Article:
About 30 minutes ago, I made my first-ever GameStop purchase: a copy of the hard-to-find Wii title Xenoblade Chronicles, pictured here. This came about after a post on GoNintendo alerted me to a new thread on NeoGAF reporting copies of this rare game were showing up at GameStops across the country and even available on their website.

I was dubious, as I have visited GameStop locations in five states trying to find this game, and frequently checked online, without success. Used copies could be found on eBay and Amazon for $100 and up; unopened copies, where available, were asking up to $250. I really wanted this game, but not THAT much.

I happen to live across the street from a small GameStop, so I called them and yes, they had "one" copy left. I ran over there and picked it up. It was $90, and labeled "Pre-Owned".

I think this claim is bunk.

For one thing, the clerk told me GameStop had "suddenly come across thousands of copies" and was making them available, and he didn't specifically say they were raking these in from gamers who no longer want them.


Then I got it home and inspected it carefully. The box shows no signs of wear and tear, nor does the disc. The instruction manual snapped open and still has that "new glossy paper" smell; it may never have been opened.

Most damning, though, was the card with a Club Nintendo PIN. I went to the Club Nintendo site, logged in and entered my PIN — sure enough, it gave me the little first-time buyer survey and credited my account with 50 coins.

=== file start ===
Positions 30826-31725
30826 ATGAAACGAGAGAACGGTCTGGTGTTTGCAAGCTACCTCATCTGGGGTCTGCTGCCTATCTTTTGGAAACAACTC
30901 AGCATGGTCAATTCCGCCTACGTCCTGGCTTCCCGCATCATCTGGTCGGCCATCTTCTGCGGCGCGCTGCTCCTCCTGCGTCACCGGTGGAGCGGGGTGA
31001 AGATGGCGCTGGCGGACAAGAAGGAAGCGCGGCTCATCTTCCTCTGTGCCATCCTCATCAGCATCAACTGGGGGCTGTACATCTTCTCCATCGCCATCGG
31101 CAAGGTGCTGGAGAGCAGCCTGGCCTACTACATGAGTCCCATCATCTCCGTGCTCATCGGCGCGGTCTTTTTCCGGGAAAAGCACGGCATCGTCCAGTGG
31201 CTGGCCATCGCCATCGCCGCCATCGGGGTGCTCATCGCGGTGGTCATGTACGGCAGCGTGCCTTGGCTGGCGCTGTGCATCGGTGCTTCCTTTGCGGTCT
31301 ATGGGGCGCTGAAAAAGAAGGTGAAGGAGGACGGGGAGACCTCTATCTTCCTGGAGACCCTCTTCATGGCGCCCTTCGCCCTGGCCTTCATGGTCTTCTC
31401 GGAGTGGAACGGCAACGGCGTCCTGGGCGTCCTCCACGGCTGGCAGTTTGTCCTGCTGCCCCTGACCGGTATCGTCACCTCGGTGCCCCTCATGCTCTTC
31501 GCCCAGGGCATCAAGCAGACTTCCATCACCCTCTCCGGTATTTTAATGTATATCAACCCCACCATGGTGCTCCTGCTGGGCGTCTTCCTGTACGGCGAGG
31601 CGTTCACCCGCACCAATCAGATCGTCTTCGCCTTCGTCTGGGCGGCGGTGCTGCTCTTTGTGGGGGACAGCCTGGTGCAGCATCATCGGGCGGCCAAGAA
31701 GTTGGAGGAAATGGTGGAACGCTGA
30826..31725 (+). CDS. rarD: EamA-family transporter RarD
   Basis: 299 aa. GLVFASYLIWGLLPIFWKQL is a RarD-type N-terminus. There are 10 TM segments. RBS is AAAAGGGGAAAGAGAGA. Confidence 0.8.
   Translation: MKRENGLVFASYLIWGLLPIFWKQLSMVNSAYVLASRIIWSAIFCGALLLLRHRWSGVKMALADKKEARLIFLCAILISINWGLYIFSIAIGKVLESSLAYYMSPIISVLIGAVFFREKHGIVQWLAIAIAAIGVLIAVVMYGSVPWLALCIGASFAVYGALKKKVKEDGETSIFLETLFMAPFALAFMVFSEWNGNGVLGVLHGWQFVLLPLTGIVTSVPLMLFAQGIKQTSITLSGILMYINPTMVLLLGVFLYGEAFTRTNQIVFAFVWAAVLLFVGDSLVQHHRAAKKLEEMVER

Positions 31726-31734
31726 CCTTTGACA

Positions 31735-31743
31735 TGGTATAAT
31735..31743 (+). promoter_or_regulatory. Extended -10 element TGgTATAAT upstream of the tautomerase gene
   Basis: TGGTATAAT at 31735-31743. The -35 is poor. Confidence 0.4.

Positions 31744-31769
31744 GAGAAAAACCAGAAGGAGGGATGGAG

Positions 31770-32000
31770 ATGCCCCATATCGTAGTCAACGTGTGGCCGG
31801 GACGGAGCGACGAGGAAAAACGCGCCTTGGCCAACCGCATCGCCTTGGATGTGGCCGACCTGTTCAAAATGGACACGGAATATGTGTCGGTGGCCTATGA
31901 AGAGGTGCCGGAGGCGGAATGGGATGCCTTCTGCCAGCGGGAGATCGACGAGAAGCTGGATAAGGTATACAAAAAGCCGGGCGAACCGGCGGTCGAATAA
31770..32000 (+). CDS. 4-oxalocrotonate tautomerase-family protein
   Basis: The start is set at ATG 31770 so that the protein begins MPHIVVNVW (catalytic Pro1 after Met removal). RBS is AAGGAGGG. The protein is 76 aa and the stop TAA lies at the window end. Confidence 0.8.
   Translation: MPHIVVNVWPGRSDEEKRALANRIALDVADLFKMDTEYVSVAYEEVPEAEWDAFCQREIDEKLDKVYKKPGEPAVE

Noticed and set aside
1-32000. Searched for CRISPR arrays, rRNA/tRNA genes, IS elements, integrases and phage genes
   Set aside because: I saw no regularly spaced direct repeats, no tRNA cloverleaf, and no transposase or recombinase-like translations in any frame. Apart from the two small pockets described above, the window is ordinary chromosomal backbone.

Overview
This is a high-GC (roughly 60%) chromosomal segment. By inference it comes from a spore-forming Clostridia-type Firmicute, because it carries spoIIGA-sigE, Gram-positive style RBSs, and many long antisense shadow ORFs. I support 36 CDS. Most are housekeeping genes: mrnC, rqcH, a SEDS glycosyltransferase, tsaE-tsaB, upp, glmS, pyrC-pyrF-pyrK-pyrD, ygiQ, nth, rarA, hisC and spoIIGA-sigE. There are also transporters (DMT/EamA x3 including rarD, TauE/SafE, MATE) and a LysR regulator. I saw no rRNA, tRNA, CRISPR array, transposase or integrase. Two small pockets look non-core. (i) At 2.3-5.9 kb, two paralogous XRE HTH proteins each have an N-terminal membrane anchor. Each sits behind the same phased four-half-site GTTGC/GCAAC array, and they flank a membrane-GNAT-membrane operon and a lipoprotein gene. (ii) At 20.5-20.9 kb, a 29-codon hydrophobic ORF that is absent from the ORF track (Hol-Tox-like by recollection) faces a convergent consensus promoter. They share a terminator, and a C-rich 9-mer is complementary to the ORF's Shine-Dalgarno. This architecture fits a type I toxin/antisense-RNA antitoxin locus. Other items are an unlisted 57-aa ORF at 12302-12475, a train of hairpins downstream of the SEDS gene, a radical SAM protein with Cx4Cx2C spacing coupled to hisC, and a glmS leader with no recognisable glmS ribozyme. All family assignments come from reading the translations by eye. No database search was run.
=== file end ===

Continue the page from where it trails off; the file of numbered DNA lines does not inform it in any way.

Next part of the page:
I suppose it's possible Nintendo and GameStop have some agreement that has GS slipping Club Nintendo inserts into these copies of Xenoblade. But what seems more likely to me is that GameStop came across unsold stock somewhere, realized they could fetch a premium, and cashed in. Heck, they got me in the door.


In spite of all that, I don't mind too much that I paid a nearly 100 percent mark-up for a new game. I do regret that I didn't pick it up when it first became available; at the time, it was a GameStop exclusive (which might explain its relative rarity) and I just assumed it would eventually be available elsewhere, and probably cheaper. I made the same mistake with the Metroid Prime Trilogy, so now I'll probably shell out too much for that game as well.

Looking at my exhaustive "wish list", which includes more than 350 games I hope to purchase someday, there are several other titles fetching top dollar for new, unopened copies:

  • Super Smash Bros. Melee (GameCube, $199)
  • Metal Gear Solid: The Twin Snakes (GameCube, $170)
  • Super Robot Taisen OG Saga: Endless Frontier (DS, $165)
  • Dragon Ball Z: Budokai Tenkaichi 3 (Wii, $160)
  • Super Mario Sunshine (GameCube, $140)

To my fellow collectors, what's the most you've ever paid for a hard-to-find game, console or accessory?